HP-OuterBay merger shows market nous
Packing the storage portfolio
Comment From where I've been sitting, HP has never had the best track record in enterprise software. The next 'e' never was e-services, and HP has acquired many a product only to let it wither on the vine - Bluestone was a prime example. Meanwhile, the company has struggled to bring together its OpenView service management portfolio with Compaq's Insight Manager systems management tools, to present a coherent portfolio. Is it any wonder then that we've seen considerable erosion of HP's credibility as it tries to sell software into the enterprise.
All is not doom and gloom, however. Last year, HP started showing its roadmap to bring together its storage management portfolio, a roadmap which demonstrated both an understanding of enterprise customers' storage needs, and the wherewithal to do something about them. The keyword is "integration" - to provide tools that can do more than manage storage components, HP understands the need to see storage management from end to end, across the range of potential platforms, from the creation and referencing of information, through to its archiving and ultimate deletion.
While parts of HP may have "got" this in the past, it appears to now get it as a company, or at least across the storage division. The exact term applied to this view does not matter much to me; the term currently in vogue is Information Lifecycle Management, or ILM. HP has chosen to announce this week's acquisition of OuterBay under the ILM banner, albeit that OuterBay only meets a subset of the requirements of end to end storage management - that is, it only deals with structured information as used by databases. It also focuses mainly on archiving in a tiered storage environment, rather than any vision of truly dynamic data movement. The important thing from this perspective is that HP understands what it wants its storage management offering to look like, and it has plugged a gap.
To really add value, HP's task is now to integrate OuterBay's capabilities into its existing storage toolset. In this way the acquisition can succeed where others have failed - this time, it is not about capturing a tactical market (though that may have aided the decision). The press release states that HP's existing customers are asking for the database archiving capability, which I believe is a good indicator they are on the right track.
Open questions remain - notably the impact on EMC hardware customers that currently use OuterBay. HP hopes this situation can remain, and indeed, EMC has had to take an increasingly philosophical stance to partnering, following its own acquisitions of companies like Legato, VMware and Smarts. Ultimately, I expect both EMC and HP to plan to migrate their own customers to their own hardware and software portfolios, but it is in nobody's interest (least of all the customer) to rock the boat unnecessarily.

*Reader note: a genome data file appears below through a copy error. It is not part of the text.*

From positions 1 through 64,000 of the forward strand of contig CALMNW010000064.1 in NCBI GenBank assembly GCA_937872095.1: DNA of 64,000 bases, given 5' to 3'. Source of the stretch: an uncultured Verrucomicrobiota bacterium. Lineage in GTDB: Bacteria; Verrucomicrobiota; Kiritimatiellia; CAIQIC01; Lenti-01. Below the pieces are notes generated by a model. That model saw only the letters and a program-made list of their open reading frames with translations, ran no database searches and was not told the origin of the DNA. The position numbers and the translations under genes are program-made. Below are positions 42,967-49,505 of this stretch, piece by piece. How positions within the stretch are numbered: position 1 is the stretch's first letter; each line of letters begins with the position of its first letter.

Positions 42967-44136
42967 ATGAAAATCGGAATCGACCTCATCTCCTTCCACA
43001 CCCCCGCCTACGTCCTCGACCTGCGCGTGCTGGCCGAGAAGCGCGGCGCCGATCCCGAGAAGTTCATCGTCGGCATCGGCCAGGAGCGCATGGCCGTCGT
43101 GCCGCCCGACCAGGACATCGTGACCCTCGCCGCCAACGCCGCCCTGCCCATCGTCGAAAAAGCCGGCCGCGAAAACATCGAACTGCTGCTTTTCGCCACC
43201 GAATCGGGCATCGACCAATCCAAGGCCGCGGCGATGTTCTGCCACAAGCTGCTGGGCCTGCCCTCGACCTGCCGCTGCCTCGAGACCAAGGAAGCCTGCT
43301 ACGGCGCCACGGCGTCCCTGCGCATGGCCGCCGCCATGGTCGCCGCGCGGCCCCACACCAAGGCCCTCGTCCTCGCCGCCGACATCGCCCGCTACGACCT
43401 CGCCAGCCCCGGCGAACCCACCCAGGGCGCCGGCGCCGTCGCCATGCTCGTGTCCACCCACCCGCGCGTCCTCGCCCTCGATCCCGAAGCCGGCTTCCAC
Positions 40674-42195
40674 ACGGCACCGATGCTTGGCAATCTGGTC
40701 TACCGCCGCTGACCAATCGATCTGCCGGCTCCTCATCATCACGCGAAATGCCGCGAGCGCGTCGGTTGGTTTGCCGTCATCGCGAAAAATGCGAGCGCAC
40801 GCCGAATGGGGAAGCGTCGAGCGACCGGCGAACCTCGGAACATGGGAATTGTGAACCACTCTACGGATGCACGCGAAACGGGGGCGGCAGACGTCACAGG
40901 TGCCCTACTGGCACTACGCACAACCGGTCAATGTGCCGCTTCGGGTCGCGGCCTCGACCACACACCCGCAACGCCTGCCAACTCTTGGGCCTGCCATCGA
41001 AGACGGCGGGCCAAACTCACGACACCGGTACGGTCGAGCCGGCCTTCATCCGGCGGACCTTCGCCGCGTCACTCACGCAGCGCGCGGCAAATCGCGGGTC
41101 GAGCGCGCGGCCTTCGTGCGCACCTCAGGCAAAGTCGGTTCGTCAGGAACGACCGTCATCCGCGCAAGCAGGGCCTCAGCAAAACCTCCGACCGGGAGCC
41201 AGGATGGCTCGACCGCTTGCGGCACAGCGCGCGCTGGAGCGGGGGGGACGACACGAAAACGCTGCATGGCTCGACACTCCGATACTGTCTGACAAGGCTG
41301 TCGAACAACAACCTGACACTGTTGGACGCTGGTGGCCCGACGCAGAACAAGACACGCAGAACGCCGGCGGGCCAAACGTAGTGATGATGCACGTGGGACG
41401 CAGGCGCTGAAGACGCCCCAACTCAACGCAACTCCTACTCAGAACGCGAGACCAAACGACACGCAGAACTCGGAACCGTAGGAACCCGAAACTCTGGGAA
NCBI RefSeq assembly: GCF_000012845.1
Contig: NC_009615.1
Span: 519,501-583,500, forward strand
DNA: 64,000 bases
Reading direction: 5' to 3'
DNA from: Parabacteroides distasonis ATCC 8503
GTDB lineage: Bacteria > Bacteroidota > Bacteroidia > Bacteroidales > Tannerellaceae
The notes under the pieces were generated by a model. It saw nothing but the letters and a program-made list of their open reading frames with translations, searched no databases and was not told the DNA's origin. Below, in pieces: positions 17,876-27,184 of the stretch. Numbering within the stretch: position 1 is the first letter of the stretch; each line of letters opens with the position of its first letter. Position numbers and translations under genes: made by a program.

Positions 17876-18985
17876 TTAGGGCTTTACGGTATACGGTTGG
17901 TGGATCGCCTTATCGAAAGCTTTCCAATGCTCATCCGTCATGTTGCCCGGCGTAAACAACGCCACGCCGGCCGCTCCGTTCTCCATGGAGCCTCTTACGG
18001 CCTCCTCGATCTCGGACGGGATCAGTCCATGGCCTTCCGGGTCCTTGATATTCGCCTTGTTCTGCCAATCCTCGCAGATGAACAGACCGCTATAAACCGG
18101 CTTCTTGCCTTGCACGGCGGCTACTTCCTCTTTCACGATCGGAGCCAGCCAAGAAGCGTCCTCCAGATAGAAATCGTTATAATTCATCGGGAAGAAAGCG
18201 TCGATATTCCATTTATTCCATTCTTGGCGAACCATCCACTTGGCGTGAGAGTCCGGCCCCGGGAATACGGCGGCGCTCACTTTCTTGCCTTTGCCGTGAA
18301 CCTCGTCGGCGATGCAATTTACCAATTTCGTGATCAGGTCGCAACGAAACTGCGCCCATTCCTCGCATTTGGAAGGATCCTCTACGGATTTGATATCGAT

Second, HP needs to face the fact that ILM solutions should be less expensive than the traditional "pile-em-high" approach to storage. HP sales execs will have the choice of selling another bunch of disks, or offering a more cost-effective alternative based on software. When an expenses-paid trip to Bermuda (because they hit their sales targets) may ride on the decision, the stakes are pretty high. There are various statistics about the amount of spare storage capacity in enterprise environments. Is HP really willing to take the hardware hit, should it become successful in selling the software?
Finally, HP still needs to sort out its marketing at a strategic level. As an engineering company HP has never been very good at marketing, and somehow the integrated HP/Compaq managed to adopt the HP approach. HP may want us to think so, but in reality there's currently no such thing as an "adaptive enterprise", as anyone who works in a large organisation (think: every HP employee) should know. It would be wise for HP to bring its messaging a bit more down to earth. I believe a good place to start is with storage management and ILM, which is all about aligning resources with business needs. We might not be there yet, but get this right and HP may indeed bring the adaptive enterprise one step closer.
Copyright © 2006 Macehiter Ward-Dutton
This article was originally published at IT-Analysis.com
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